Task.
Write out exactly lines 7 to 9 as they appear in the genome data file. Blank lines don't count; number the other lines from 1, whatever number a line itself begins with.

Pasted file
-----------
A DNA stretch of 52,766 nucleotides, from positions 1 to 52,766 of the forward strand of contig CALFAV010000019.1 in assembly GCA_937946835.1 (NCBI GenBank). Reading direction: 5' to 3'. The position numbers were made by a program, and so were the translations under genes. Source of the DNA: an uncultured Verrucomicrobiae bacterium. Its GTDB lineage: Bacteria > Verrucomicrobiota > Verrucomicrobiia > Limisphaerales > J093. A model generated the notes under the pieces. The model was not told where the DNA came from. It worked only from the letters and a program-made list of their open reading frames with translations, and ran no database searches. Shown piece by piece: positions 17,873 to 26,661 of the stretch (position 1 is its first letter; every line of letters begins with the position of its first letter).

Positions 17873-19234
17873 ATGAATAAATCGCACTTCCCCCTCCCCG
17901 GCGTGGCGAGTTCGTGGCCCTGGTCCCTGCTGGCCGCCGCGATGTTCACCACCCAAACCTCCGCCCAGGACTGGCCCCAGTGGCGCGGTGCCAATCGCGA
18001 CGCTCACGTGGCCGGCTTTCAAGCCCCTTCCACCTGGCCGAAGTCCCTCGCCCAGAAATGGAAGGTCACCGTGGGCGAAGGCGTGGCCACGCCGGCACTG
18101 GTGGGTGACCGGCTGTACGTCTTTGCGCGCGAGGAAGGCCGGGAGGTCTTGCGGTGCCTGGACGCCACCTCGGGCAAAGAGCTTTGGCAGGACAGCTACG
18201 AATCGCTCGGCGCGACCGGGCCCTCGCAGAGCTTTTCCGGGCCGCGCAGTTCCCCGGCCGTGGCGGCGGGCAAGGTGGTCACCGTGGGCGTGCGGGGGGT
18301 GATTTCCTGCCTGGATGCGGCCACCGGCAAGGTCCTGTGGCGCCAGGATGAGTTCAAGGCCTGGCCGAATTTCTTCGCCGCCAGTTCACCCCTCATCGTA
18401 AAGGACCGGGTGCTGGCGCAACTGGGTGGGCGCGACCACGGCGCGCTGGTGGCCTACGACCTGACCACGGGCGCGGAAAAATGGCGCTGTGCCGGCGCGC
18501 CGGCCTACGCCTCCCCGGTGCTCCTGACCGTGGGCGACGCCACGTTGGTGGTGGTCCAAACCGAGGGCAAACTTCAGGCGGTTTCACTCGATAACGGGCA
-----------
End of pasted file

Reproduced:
18201 AATCGCTCGGCGCGACCGGGCCCTCGCAGAGCTTTTCCGGGCCGCGCAGTTCCCCGGCCGTGGCGGCGGGCAAGGTGGTCACCGTGGGCGTGCGGGGGGT
18301 GATTTCCTGCCTGGATGCGGCCACCGGCAAGGTCCTGTGGCGCCAGGATGAGTTCAAGGCCTGGCCGAATTTCTTCGCCGCCAGTTCACCCCTCATCGTA
18401 AAGGACCGGGTGCTGGCGCAACTGGGTGGGCGCGACCACGGCGCGCTGGTGGCCTACGACCTGACCACGGGCGCGGAAAAATGGCGCTGTGCCGGCGCGC